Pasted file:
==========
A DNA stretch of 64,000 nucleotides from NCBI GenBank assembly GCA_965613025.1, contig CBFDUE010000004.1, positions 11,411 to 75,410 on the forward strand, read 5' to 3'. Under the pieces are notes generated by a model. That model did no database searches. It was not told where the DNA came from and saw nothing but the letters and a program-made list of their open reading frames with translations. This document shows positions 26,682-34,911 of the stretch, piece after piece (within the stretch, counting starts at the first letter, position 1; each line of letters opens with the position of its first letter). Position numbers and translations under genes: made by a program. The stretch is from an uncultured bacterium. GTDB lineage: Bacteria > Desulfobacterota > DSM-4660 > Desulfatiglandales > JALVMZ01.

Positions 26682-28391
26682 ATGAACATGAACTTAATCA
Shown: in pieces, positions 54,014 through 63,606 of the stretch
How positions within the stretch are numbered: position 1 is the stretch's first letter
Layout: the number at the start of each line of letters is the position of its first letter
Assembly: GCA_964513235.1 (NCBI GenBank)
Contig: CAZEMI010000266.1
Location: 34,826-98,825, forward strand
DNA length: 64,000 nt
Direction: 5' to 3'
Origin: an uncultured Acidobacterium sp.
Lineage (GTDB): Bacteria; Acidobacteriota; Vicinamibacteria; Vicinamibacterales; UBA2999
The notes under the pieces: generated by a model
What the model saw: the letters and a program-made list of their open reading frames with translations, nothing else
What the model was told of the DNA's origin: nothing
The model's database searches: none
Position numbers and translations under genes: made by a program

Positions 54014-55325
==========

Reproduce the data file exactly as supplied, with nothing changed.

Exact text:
A DNA stretch of 64,000 nucleotides from NCBI GenBank assembly GCA_965613025.1, contig CBFDUE010000004.1, positions 11,411 to 75,410 on the forward strand, read 5' to 3'. Under the pieces are notes generated by a model. That model did no database searches. It was not told where the DNA came from and saw nothing but the letters and a program-made list of their open reading frames with translations. This document shows positions 26,682-34,911 of the stretch, piece after piece (within the stretch, counting starts at the first letter, position 1; each line of letters opens with the position of its first letter). Position numbers and translations under genes: made by a program. The stretch is from an uncultured bacterium. GTDB lineage: Bacteria > Desulfobacterota > DSM-4660 > Desulfatiglandales > JALVMZ01.

Positions 26682-28391
26682 ATGAACATGAACTTAATCA
Shown: in pieces, positions 54,014 through 63,606 of the stretch
How positions within the stretch are numbered: position 1 is the stretch's first letter
Layout: the number at the start of each line of letters is the position of its first letter
Assembly: GCA_964513235.1 (NCBI GenBank)
Contig: CAZEMI010000266.1
Location: 34,826-98,825, forward strand
DNA length: 64,000 nt
Direction: 5' to 3'
Origin: an uncultured Acidobacterium sp.
Lineage (GTDB): Bacteria; Acidobacteriota; Vicinamibacteria; Vicinamibacterales; UBA2999
The notes under the pieces: generated by a model
What the model saw: the letters and a program-made list of their open reading frames with translations, nothing else
What the model was told of the DNA's origin: nothing
The model's database searches: none
Position numbers and translations under genes: made by a program

Positions 54014-55325